Fennel's blog - up to my neck in it

Up to my Neck in It, Again!

As an angler, I just have to go fishing. Only this time I leapt in with both feet, and I'm going to take a very long time to dry out...

“Sometimes you’ve just gotta go in after them.” This was my thought last Wednesday when, after hooking a mid-double common carp off the surface of an estate lake, I found myself thoroughly weeded up by the most stubborn of fish. The fish, which had taken a floating dog biscuit, had promptly turned, got its head down and ploughed into the lily roots on the lakebed. Split cane rods being what they are, I was unable to haul the fish to the surface, so I had no choice but to strip down to my undies and go for a dip.

As I felt the cold water numb my legs and waist, and silt ooze up around my nether regions, I came to a quick conclusion: that my situation was a bad idea.

It was entirely Stu Harris’ fault.

Stu and I have fished together for years. We’re a good team. He’s an unbelievably effective catcher of fish, and I’m unbelievably reliable at netting them for him. We share tea-making duties and, when I’m not taking photos of Stu’s catches, I get to make the occasional cast. But I fish lazily. While Stu’s chasing fish around the lake, I’m lying back chewing a grass stalk and watching clouds drift overhead. However, things changed in June when Stu took me to FLE Top Lake in Hampshire.

This stalking heaven is only an acre-or-so and contains nothing but twenty-pound carp. It’s shallow, so if you’re tuned-in to the movement of the water, you can pretty much tell where the fish are at any given time. They feed close in, on crayfish burrowing into the bank. So providing you’re quiet, you can catch the carp of a lifetime from under the rod tip. Catching big carp doesn’t get much better than this if, like me, you like to feel their brutish strength and speed on a centrepin. I’d almost forgotten this electrifying sensation, having spent the past seven years fishing mostly for wild carp and trout. But Stu’s a devious fellow and got me to FLE under the pretence that it would be more of a social than a fishing trip.

“Fennel,” he said, “there will be plenty of cake; possibly even a barbecue and a cask of ale. And if you want to fish, there are plenty of small carp in the match lake that might rise to a fly.” What he didn’t tell me was that, upon seeing the lake and its enormous residents, I’d become completely obsessed by big carp – again!

I’d spent most of my twenties fishing for specimen carp. I thought I’d got them out of my system, but when I saw a mid-twenty mirror patrolling the nearside margin of an island at FLE, my heart began racing and I let out an astounded “Oooh-my-gaaaawd!” – as if I was being kissed by the best looking girl at school. I plucked up courage and made the longest and most accurate Wallis cast of my life with the ‘pin. The freelined lobworm landed within a foot of the island. The carp returned, picked up the bait and – in doing so – gave me the biggest shot of adrenaline I’ve ever experienced. I struck, the rod hooped over, and the fish chugged slowly down the lake towards deeper water. I called to Stu who, returning many years of favours, came running with the net. With the fish now closer and rolling under the rod tip, Stu reached down to net it. The carp swirled violently, soaking us in an explosion of water, but it was safe. We brought it ashore, weighed it, and I savoured the elation of success. The fish, which weighed 26lb 10oz, was my first double in nearly a decade.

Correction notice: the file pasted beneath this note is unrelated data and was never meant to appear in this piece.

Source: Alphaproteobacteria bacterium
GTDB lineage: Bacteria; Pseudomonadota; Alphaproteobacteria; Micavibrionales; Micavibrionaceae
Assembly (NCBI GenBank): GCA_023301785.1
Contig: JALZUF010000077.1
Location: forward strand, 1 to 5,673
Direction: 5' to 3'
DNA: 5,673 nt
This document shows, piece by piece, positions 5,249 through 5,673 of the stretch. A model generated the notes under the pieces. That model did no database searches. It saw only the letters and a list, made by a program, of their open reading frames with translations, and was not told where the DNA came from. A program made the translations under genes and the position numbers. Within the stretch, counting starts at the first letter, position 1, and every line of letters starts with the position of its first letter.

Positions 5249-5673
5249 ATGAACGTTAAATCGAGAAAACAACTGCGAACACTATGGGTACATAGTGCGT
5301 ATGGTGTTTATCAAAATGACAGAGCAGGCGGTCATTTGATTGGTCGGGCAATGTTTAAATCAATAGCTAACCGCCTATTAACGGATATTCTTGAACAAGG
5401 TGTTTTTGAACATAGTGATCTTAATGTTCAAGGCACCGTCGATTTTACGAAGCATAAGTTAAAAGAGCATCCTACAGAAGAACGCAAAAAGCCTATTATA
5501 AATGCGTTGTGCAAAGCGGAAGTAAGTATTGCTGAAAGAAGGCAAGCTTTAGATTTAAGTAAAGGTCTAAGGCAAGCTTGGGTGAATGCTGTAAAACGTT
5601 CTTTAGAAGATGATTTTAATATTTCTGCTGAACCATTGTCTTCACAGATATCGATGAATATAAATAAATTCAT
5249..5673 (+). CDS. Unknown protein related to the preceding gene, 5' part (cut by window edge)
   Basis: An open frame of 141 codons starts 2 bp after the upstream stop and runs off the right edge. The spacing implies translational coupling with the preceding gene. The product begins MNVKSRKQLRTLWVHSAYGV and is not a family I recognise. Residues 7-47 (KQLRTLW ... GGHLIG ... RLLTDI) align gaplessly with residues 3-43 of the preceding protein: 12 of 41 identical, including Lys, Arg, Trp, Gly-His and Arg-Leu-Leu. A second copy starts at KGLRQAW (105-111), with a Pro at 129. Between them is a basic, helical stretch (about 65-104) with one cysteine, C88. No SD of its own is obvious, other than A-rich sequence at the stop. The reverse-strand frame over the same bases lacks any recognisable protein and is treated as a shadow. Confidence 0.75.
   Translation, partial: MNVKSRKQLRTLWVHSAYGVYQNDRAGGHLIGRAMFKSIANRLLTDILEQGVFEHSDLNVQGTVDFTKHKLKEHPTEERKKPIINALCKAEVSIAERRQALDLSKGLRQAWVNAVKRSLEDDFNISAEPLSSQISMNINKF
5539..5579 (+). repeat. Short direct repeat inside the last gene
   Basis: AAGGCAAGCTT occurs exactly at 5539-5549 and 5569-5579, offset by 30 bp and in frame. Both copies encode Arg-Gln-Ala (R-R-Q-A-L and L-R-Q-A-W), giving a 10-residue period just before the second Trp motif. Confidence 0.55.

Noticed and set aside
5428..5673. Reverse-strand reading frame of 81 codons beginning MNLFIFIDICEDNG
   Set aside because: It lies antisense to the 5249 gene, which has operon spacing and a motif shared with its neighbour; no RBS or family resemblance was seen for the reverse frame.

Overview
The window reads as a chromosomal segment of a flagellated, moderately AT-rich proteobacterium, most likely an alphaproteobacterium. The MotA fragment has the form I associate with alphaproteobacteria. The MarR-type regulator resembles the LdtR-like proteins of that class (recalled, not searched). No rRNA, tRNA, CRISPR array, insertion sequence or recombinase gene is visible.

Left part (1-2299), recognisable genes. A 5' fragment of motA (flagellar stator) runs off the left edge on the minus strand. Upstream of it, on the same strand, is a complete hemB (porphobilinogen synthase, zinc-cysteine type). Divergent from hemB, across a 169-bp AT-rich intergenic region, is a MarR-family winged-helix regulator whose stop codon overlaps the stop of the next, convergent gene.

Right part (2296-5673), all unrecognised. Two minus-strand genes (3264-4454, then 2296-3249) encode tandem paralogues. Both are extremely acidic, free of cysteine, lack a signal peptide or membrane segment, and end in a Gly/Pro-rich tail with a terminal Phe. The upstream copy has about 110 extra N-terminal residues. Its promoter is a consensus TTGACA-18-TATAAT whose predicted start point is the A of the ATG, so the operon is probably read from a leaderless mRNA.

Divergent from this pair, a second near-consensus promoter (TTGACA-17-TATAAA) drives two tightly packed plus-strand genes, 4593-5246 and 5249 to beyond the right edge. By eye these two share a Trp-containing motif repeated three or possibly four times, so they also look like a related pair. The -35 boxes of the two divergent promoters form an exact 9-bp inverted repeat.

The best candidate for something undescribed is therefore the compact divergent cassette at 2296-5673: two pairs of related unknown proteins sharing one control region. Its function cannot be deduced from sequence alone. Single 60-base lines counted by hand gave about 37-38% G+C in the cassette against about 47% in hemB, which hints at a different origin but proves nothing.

Which is why I’ve been unable to think of much else since then and why, when wading into the estate lake this week, I knew I’d ‘got it bad’. As I felt the water rising above my shoulders and splashing under my chin, I knew that the big carp bug had bitten and all rational thought had gone. It was just the fish, and me and – as I soon observed – a crowd of onlookers, too.

“Jeez! Look at ‘im!” said one spectator, “he’s up to his neck in it! Any deeper and all we’ll see is a flat cap and a rod tip!”

“I’m okay,” I replied, “I just felt the fish kick. I’ll have it in the net soon, just you wait.” But as soon as I said it, I felt the line surge and then become solid with nothing but the dull and lifeless weight of weed. I let go of the net and, with my left hand, grabbed the line and felt down into the water. There was the Edam wax on the line and there, to my dismay, was the hook buried in a clump of weed. The fish was gone.

All justification for my mid-day swim was lost and I was left bobbing about in the water like a tweed-hatted marker float. The crowd sighed, shook their heads, and then laughed as I made my way back towards them. Stu was there, offering me his hand to help me ashore. As he pulled me from the water he said, in hushed tone: “Nutter!” It perfectly articulated what everyone was thinking and, rather sadly for my reputation, is the one word that’s most frequently used to describe me. While I was sitting there drying my clothes and cleaning the mud from my legs, the crowd congratulated me for being so daft. I was offered a cigar, a brandy, and a straightjacket.

And then we noticed that Stu had gone. In usual style, he’d spotted a carp cruising on the surface and had dashed off to get his rod. Reappearing in the swim next door, he cast into the weed, hooked the fish, and dived straight into the water – netting the carp before it had chance to get its head down. The fish, which weighed 17lb 6oz, proved that some anglers should do the fishing, while others are best left to make the tea…

Traditional angling by Fennel HudsonIf you like this blog, you'll like Fennel's book Traditional Angling

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